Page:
Identifying Qualified TEAs
Step One: Qualifying Cities, Counties, CDPs, or MSAs
Identify whether your project is in a designated metropolitan statistical area, county, city or CDP using the list below. If your project is in one of the following such areas then a certification could be issued – step four. If not, continue to Step Two.
Step Two: Find Your Census Tract
If your project does not fall into a TEA that is on the designated list posted under Step One, identify which census tract your project is located using the database below then continue to Step Three.
Note: From the U.S. Census webpage, use the “Geographies” tab on the right hand toolbar and search using “Address.” Once you have searched, use the “Census Tract” number.
Step Three: Qualifying Census Tracts
(A) Single Census Tract: Identify whether your project is in a designated high unemployment census tract using the list below.
Note: Census Tract numbers may include preceding and trailing zeros, e.g. “Census Tract 13” will be shown as 0001300.
(B) Special TEA: Commencing May 1, 2013, GO-Biz will allow applications for a Special TEA for projects that do not meet the existing standard, pre-calculated certification categories. GO-Biz will certify Special TEA applications under the following criteria:
- Projects can receive an EB5 Special TEA certification if they are located within an area of twelve or fewer contiguous Census Tracts with a total average unemployment rate of 150% the national average.
- Requests for a special TEA should include a table listing of each census tract with its corresponding unemployment rate and a map showing the project address.
- A supporting letter from the local Economic Development Corporation (EDC) or County or City in which the project is to be located must be provided. The letter must indicate the economic development corporation’s concurrence that the proposed census tract will reasonably be a source of workforce for the project.
IMPORTANT: If your project is NOT in a qualifying MSA, county, city, CDP, individual or contiguous census tracts designated as a TEA by the State of California, your project does NOT qualify for certification from the state. However, you can still apply to USCIS without the state certification and provide evidence on your own showing that the new enterprise is in a high unemployment area.
Step Four: Certification Letter
If your project is located in a designated TEA then the state will provide a customized certification letter to prove that.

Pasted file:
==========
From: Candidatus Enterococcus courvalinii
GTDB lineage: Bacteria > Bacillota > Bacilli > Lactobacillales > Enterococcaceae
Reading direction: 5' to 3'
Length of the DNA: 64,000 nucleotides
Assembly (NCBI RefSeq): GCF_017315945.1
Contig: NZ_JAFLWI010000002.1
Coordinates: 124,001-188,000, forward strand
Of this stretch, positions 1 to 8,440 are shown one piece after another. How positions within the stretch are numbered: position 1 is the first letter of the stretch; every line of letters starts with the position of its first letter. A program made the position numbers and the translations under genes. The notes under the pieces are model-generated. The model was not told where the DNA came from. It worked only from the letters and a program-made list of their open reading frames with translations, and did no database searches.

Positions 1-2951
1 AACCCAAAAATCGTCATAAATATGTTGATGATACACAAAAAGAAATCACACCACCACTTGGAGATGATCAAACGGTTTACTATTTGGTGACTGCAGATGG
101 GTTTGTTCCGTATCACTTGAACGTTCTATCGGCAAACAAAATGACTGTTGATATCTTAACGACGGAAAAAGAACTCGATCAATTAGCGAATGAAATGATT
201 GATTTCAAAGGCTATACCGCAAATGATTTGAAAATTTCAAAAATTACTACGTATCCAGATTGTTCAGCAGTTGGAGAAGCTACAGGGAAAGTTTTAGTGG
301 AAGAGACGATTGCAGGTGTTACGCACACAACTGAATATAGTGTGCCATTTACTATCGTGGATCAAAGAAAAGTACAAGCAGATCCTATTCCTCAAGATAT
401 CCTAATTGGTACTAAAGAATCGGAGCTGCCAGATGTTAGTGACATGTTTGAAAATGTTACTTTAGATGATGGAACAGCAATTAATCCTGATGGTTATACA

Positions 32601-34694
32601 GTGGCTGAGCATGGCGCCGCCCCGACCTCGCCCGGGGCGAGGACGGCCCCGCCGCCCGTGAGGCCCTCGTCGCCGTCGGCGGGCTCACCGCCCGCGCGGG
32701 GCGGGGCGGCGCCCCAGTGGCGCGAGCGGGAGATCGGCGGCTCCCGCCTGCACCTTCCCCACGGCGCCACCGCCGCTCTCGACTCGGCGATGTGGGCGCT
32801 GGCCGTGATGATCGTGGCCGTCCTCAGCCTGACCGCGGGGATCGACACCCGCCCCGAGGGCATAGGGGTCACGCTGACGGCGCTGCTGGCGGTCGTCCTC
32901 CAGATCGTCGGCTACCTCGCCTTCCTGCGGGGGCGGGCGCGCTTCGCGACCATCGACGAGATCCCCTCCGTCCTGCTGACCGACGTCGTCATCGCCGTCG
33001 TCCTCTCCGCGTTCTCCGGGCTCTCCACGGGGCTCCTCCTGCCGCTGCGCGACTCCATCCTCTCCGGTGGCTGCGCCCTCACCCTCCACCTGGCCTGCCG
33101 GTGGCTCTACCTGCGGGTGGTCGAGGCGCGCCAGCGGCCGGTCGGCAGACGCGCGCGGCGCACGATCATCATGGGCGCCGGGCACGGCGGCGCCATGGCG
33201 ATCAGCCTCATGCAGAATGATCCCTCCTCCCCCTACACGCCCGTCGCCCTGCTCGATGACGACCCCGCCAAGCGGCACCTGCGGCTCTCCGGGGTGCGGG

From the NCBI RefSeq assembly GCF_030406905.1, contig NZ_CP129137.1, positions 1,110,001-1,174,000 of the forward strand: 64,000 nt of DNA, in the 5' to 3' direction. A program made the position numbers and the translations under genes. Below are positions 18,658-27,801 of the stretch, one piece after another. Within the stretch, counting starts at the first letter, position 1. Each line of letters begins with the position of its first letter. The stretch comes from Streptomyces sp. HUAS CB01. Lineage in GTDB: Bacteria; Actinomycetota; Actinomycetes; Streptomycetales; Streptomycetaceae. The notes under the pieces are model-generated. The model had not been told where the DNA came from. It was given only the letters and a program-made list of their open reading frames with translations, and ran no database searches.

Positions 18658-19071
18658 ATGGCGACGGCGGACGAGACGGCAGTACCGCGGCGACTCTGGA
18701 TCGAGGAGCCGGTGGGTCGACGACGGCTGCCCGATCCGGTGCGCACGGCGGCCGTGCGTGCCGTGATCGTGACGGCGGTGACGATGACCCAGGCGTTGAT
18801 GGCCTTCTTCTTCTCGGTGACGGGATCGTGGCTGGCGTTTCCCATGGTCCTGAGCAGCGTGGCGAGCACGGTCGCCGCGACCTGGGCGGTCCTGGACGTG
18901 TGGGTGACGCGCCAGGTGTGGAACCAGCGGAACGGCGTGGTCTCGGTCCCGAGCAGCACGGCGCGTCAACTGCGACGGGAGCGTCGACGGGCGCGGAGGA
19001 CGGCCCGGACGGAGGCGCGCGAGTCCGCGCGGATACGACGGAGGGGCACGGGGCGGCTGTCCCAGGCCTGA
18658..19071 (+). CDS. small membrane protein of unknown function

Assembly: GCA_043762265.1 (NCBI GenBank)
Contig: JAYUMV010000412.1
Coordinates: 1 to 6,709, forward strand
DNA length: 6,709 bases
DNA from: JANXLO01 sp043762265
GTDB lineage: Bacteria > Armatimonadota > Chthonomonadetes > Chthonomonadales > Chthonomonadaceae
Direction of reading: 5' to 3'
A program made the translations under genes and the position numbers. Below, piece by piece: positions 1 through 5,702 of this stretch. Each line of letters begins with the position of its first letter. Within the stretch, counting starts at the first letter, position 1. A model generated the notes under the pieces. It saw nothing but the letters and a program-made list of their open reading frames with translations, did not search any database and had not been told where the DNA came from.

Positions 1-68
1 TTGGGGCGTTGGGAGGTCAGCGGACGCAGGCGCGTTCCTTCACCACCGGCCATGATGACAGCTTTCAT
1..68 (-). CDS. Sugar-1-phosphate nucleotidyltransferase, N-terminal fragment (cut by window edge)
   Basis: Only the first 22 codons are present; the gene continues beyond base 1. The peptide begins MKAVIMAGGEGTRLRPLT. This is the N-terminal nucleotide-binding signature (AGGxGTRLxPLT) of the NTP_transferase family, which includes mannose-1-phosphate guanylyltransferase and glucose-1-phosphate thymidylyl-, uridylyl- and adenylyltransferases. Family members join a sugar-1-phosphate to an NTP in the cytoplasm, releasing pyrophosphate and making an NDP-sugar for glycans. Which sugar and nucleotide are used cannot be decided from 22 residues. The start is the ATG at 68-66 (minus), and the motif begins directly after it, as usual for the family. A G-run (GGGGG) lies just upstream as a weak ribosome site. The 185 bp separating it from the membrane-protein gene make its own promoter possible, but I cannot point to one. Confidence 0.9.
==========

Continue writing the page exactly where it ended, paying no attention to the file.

Please send the following information to: EB5info@gov.ca.gov (Subject: “Certification Application”)
Name of individual investor or entity
Name of new business or project
Address of new business or project
City, County and Zip Code
Census Tract Number
Description of the project, including job creation if applicable (500 words or less)
Mailing address for sending the certificate
Additional Policy Guidelines
Please, read the following policy guidelines applicable to this TEA certification:
- This designation and certification of TEAs is based on the 2012 calendar year unemployment data estimates published by the state. California selected to use the most recent calendar year period labor force and unemployment estimates for TEA certifications. There will be no other method used and the state is not going to certify TEAs on the most recent 12-month basis.
- This designation of TEAs in California is effective from May 1, 2013, through April 30, 2014, when a new certified list will be issued based on calendar year 2013 unemployment data.
- Once issued, the customized certification is valid for one year from the date of approval.
- This designation and certification of TEAs is an exhaustive list of TEAs by the State of California. There will be no other areas or subareas designated and certified as TEAs.
- Investors who received special area designations in previous years may request a renewed certificate if it is for the same investment project, it covers the same subarea, and the then current unemployment data provides a high unemployment rate for the aggregated area. Such requests will be handled on a case-by-case basis and renewed certificates might be issued at the discretion of the state.
FURTHER EB-5 RESOURCES